Construction employment expanded in 175 metro areas, declined in 106 and was stagnant in 58 between February 2013 and February 2014, according to a new analysis of federal employment data released by the Associated General Contractors of America (AGC). Association officials noted, however, that despite the gains construction employment remained below peak levels in all but 19 metro areas.
“It is encouraging that contractors added workers in so many locations despite severe weather that delayed some project starts,” says Ken Simonson, the association’s chief economist. “At the same time, it’s clear that the upturn in construction is far from universal. Activity is flat or declining in many metro areas, while contractors in the hottest locations are having trouble finding skilled workers.”
Houston-Sugar Land-Baytown, Texas, added the largest number of construction jobs in the past year (9,600 jobs, 5 percent), followed by Santa Ana-Anaheim-Irvine, Calif. (8,600 jobs, 12 percent), and Los Angeles-Long Beach-Glendale, Calif. (8,000 jobs, 7 percent). The largest percentage gains occurred in Monroe, Mich. (65 percent, 1,300 jobs), El Centro, Calif. (32 percent, 600 jobs); Reno-Sparks, Nev. (31 percent, 2,600 jobs), and Pascagoula, Miss. (26 percent, 1,400 jobs).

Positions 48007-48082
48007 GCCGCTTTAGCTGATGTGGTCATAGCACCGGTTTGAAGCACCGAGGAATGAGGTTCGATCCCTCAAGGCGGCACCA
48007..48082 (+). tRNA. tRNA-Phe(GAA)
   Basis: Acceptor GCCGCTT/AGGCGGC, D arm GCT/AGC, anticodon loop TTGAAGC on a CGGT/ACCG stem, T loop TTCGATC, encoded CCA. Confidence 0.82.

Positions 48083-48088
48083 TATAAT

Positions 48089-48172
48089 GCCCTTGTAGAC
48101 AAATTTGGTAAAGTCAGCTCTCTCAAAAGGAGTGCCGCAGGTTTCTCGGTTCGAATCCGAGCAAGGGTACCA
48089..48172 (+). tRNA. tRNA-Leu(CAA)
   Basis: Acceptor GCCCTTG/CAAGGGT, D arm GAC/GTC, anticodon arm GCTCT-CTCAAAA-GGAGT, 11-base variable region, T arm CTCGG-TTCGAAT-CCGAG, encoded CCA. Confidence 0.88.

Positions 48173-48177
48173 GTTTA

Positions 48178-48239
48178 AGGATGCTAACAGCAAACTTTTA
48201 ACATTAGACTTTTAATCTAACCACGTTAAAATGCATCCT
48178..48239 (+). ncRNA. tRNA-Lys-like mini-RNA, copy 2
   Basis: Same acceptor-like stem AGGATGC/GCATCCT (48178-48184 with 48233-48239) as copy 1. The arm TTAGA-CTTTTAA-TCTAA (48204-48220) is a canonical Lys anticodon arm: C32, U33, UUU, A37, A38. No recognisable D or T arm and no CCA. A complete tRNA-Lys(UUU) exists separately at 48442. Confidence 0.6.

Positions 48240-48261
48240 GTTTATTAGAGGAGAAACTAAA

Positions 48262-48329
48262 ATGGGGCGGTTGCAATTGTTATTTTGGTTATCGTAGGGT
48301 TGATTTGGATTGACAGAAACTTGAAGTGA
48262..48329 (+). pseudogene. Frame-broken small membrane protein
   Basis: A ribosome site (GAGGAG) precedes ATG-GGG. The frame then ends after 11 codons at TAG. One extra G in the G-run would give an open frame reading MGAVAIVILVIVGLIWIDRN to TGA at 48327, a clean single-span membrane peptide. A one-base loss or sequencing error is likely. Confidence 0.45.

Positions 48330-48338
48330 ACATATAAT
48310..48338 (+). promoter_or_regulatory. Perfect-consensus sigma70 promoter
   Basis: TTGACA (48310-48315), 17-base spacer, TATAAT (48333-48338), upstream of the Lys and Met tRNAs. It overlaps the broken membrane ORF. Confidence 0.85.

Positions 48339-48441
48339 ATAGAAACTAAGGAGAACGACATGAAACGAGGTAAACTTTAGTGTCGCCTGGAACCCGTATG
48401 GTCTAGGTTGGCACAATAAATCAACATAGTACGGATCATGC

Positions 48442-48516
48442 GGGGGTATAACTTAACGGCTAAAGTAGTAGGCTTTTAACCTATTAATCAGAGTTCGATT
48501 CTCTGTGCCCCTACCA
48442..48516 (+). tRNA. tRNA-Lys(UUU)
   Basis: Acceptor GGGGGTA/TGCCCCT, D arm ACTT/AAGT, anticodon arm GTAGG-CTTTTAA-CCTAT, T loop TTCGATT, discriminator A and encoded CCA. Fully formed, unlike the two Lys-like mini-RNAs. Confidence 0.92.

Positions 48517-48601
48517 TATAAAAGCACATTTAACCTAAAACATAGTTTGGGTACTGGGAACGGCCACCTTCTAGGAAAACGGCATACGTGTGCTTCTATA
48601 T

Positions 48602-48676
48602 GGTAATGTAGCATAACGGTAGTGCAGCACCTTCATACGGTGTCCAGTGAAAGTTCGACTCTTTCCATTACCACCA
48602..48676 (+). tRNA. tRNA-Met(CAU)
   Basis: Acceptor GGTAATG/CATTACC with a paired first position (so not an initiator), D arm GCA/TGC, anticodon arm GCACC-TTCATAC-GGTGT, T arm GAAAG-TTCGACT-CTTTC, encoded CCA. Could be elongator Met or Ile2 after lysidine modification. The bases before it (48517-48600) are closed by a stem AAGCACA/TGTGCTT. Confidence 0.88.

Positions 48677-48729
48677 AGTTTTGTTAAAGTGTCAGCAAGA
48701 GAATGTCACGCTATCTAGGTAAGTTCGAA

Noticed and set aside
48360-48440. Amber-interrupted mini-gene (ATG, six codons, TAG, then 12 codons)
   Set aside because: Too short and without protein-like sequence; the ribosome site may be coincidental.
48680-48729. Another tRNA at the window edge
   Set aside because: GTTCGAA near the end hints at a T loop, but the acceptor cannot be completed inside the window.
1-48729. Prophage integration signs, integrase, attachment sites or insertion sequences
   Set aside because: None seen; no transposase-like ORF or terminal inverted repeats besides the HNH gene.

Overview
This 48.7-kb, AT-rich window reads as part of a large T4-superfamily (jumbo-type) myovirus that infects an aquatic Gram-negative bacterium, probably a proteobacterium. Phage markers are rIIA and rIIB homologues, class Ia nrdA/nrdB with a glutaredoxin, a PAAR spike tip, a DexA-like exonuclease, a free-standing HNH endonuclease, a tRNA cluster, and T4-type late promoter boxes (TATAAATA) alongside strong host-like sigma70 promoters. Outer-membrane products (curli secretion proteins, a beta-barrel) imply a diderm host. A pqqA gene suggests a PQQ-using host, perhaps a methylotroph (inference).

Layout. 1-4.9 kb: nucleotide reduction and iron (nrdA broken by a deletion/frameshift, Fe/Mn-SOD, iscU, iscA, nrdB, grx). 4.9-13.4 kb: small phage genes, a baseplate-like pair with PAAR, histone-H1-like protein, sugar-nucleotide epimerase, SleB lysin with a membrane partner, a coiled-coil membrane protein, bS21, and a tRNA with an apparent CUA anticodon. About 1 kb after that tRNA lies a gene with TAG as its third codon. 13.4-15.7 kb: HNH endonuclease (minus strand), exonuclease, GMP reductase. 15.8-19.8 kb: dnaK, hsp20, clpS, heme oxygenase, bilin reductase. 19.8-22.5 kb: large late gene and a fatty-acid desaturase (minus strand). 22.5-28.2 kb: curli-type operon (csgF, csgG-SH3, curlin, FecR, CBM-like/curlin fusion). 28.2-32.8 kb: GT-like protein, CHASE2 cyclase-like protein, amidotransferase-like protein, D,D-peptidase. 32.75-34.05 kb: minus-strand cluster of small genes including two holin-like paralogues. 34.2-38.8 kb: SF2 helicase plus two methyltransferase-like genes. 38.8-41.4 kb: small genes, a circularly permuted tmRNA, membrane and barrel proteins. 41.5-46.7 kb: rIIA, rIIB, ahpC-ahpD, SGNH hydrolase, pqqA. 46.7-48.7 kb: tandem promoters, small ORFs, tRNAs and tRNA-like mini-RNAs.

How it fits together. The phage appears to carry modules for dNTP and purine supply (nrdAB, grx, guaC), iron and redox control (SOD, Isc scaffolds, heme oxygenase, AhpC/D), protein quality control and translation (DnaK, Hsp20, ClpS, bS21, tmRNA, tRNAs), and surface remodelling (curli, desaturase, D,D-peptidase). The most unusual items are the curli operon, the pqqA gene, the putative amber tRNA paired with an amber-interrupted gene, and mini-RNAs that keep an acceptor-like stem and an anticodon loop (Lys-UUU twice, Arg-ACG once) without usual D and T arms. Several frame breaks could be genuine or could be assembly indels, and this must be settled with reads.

The largest job losses from February 2013 to February 2014 were in Gary, Ind. (-4,700 jobs, -25 percent); followed by Bethesda-Rockville-Frederick, Md. (-3,100 jobs, -10 percent); Putnam-Rockland-Westchester, N.Y. (-2,100 jobs, -8 percent) and St. Louis (-1,900 jobs, -4 percent). The largest percentage decline for the past year was also in Gary, followed by Elkhart-Goshen, Ind. (-13 percent, -300 jobs); Hanford-Corcoran, Calif. (-13 percent, -100 jobs); Michigan City-La Porte, Ind. (-13 percent, -200 jobs), and Redding, Calif. (-13 percent, -300 jobs).